Restart Application

Debug the application

Set a breakpoint (F9) in the application source code, and reload your browser to hit the breakpoint.

Debug Application

If you would like to learn more about debugging Java with VS Code, you can read Java Debugging.

Congratulations, you have your first Spring Boot web app running locally! Read on to learn how to host it in the cloud.

Deploy to Azure Spring Apps

We just built a Java web application and ran it locally. Now you will learn how to deploy from Visual Studio Code and run it on Azure Spring Apps.

Install the Azure Spring Apps extension

The Azure Spring Apps extension is used to create, manage, and deploy to Azure Spring Apps with key features including:

  • Create/View/Delete apps in Azure Spring Apps
  • Deploy Jar to the app
  • Access the app with public/private endpoint
  • Start, stop, and restart the app
  • Scale the app in/out, up/down
  • Config application settings such as environment variables and JVM options
  • Stream logs from the app

To install the Azure Spring Apps extension, open the Extensions view (⇧⌘X (Windows, Linux Ctrl+Shift+X)) and search for azure spring apps to filter the results. Select the Microsoft Azure Spring Apps extension. For a command-line experience, you can also check out the Azure Spring Apps quickstart with Azure CLI.

Sign in to your Azure subscription

The deploy process uses the Azure Account extension (installed along with the Spring Cloud extension as a dependency) and you need to sign in with your Azure subscription.

If you don't have an Azure subscription, you can sign up for a free Azure account.

Create your free Azure account

To sign in to Azure, run Azure: Sign In from the Command Palette (⇧⌘P (Windows, Linux Ctrl+Shift+P)). Or you can sign in to your Azure Account by clicking Sign in to Azure... in SPRING APPS Explorer.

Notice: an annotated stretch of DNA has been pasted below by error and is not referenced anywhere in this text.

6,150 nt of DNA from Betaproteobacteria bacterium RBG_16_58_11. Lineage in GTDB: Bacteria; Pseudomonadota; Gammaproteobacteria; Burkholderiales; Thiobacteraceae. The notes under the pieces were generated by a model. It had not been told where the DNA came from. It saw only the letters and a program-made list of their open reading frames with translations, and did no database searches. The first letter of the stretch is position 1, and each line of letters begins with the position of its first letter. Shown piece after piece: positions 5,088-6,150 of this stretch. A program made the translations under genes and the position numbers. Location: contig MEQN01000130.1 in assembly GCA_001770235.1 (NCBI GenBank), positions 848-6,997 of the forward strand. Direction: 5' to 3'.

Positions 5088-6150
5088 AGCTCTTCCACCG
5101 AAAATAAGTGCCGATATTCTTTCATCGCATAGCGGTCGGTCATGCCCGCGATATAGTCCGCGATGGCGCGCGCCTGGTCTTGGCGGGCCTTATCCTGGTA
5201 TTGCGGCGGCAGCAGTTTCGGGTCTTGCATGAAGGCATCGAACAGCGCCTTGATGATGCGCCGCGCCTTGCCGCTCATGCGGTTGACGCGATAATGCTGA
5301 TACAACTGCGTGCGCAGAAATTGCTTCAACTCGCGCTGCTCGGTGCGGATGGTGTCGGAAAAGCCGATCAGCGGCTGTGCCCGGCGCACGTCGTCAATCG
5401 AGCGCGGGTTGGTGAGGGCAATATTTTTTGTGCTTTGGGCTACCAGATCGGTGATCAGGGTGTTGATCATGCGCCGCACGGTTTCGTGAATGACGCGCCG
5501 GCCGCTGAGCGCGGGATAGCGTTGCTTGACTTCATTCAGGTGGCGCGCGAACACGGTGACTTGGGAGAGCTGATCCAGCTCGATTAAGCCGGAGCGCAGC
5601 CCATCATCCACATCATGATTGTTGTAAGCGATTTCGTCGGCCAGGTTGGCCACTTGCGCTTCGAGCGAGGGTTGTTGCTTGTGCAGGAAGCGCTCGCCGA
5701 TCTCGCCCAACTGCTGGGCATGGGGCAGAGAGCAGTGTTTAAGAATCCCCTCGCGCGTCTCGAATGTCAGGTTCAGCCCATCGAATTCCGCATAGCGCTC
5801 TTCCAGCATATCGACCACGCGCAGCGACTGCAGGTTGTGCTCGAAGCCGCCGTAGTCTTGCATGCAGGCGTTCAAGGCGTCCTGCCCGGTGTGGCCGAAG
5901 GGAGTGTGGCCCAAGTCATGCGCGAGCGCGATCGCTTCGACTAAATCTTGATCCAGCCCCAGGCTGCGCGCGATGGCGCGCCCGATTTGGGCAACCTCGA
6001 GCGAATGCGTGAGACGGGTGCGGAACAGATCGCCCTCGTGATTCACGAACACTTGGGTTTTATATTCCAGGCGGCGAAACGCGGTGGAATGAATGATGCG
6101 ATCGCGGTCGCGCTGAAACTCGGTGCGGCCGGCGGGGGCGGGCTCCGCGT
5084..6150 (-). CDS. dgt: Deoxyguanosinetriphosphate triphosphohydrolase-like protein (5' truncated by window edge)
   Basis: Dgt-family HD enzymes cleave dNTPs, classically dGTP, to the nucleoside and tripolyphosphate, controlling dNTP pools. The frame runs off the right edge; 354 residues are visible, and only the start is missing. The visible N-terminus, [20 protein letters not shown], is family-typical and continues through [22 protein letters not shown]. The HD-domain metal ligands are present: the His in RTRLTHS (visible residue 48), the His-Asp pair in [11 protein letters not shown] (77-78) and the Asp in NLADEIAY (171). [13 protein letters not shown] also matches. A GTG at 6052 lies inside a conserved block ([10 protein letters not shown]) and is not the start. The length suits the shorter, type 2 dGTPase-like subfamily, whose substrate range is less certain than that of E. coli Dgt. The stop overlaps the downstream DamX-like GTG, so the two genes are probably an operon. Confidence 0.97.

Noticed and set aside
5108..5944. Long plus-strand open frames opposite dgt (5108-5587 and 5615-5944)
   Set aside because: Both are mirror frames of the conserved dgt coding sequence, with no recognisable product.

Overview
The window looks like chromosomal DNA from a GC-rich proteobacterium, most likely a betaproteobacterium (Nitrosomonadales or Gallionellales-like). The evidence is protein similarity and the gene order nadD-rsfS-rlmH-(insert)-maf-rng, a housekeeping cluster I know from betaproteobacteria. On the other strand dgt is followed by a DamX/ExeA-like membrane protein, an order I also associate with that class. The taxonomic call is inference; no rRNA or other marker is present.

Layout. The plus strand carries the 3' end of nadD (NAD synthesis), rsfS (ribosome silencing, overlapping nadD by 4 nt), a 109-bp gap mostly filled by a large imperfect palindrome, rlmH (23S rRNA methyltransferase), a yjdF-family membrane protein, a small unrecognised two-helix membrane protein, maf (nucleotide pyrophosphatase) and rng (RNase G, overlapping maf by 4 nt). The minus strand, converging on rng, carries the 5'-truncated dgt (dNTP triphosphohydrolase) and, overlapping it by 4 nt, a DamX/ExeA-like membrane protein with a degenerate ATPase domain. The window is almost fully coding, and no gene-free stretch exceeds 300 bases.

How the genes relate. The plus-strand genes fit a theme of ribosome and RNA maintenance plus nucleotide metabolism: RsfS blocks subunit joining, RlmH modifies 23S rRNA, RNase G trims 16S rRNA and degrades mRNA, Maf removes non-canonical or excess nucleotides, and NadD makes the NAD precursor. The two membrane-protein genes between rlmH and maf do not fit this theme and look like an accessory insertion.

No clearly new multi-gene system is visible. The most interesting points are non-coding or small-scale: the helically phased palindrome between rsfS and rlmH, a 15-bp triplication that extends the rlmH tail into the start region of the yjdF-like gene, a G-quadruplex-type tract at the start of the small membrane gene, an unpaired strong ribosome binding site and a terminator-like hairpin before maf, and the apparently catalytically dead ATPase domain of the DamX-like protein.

Azure sign in code

Create an app on Azure Spring Apps

Once you are signed in to your Azure account and you have your app open in Visual Studio Code, select the Azure icon in the Activity Bar to open the Azure Explorer and you will see the Azure Spring Apps panel.

  1. Right-click on your subscription and select Create Service in Portal. Finish the following steps on the Azure Portal to create an Azure Spring Apps service instance.

    Create Azure Spring Apps Service instance

  2. After the service instance is created, refresh the Azure Explorer to display the new service instance. Right-click on the service instance and select Create App. Type the app name, select the Java version, and then press Enter to start creating. The app will be ready in a few minutes.

    Create App

Build and deploy the app

You can open the command prompt or terminal window and build the project using Maven commands. The build will generate a new war or jar artifact in the target directory.

mvn clean package
  1. Right-click on the App in Azure Explorer, select Deploy, and pick your built Jar file when prompted.

    Deploy App

  2. You can watch the deployment status on the bottom right. Once done, select Access Public Endpoint to test the app running on Azure and Yes when prompted to assign a public endpoint. Be aware that only Spring Boot fat Jar is supported, learn more about apps on Azure Spring Apps.

    Access public endpoint

Scale the app

  1. You can easily scale the app by right-clicking on the Instance count under Scale Settings and selecting Edit. Type "2" and press Enter to scale the app.

    Scale app

Stream your application logs

  1. Expand the App Instances node, right-click the instance you want to see logs, and select Start Streaming Logs.

    Start log streaming

  2. The Visual Studio Code output window opens with a connection to the log stream.

    Log output

Next steps